In most divorce cases, the mother gets custody of the children. This is not because of a bias in favor of the mother, but rather that the parents usually agree to this arrangement. There is nothing in the law that favors one parent over the other based on gender. In fact, courts almost always prefer to see both parents involved in the children’s lives as much as possible. If you are the mother, you cannot assume you will get custody, and dad should not assume that he does not have a chance. Both sides start off with equal standing, and the court will consider many things in deciding what is “in the best interest of the child/children”. There are many factors that can tip the scales in a custody battle.
How does the court decide who gets custody? The decision is based upon what the court considers is ‘in the best interest of the child’. Some of the things the court will consider is which parent has participated in the children’s activities, a parent’s past which reflect negatively on him: mental illness, criminal convictions, alcoholism, family violence, or drug use.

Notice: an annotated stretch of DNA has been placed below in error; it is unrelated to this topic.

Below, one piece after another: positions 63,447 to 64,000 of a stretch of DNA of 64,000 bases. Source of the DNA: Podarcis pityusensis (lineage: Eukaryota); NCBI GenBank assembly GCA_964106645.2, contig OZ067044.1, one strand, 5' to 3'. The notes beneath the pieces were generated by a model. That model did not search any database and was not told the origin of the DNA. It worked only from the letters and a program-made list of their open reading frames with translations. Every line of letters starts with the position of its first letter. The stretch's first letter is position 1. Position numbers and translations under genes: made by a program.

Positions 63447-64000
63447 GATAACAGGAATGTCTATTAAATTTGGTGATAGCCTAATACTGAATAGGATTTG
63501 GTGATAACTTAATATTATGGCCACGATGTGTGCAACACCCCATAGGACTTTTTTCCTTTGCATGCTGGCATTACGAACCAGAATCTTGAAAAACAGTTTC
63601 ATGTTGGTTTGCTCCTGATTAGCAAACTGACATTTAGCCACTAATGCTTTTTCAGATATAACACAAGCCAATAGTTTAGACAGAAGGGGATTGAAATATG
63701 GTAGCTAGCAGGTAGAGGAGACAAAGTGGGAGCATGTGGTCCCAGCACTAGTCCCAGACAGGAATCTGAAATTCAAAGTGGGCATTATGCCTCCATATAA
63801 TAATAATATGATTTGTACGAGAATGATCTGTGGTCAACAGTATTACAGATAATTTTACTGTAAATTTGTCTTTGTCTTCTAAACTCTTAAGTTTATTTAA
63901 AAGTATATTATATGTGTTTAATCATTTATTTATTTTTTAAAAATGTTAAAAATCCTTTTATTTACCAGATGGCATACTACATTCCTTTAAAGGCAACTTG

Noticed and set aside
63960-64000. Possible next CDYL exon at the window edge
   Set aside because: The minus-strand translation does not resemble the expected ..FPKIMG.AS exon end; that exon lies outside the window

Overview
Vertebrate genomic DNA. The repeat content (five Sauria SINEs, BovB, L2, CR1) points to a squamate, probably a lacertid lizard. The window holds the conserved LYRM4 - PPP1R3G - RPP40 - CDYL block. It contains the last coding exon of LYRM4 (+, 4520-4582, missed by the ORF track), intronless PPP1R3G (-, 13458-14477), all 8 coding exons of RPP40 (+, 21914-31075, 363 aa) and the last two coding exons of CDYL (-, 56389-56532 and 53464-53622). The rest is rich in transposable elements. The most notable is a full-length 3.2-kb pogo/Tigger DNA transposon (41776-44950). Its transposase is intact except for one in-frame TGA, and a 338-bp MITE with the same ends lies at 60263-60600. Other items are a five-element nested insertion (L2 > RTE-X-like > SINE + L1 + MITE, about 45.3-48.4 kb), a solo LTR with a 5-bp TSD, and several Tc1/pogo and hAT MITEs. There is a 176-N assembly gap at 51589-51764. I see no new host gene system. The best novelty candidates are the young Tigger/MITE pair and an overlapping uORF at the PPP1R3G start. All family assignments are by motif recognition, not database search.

The courts use the term “conservator” rather than custody. Generally, both parents are “Managing Conservators”, which means that each has all the rights any parent except that one of the managing conservators has the ‘exclusive right to designate the primary residence of the child/children’. The ‘possessory conservator’ is the other parent, the one who will not have primary custody of the children, but will normally have regular visitation.
Visitation is generally at any time that the parents agree. However, since divorce couples rarely always agree, there is a ‘standard possession order’ that controls when the parents do not agree. This is the standard “1st, 3rd, and 5th weekend” with certain holidays and extended visitation during the summer. We can discuss the details during your consultation.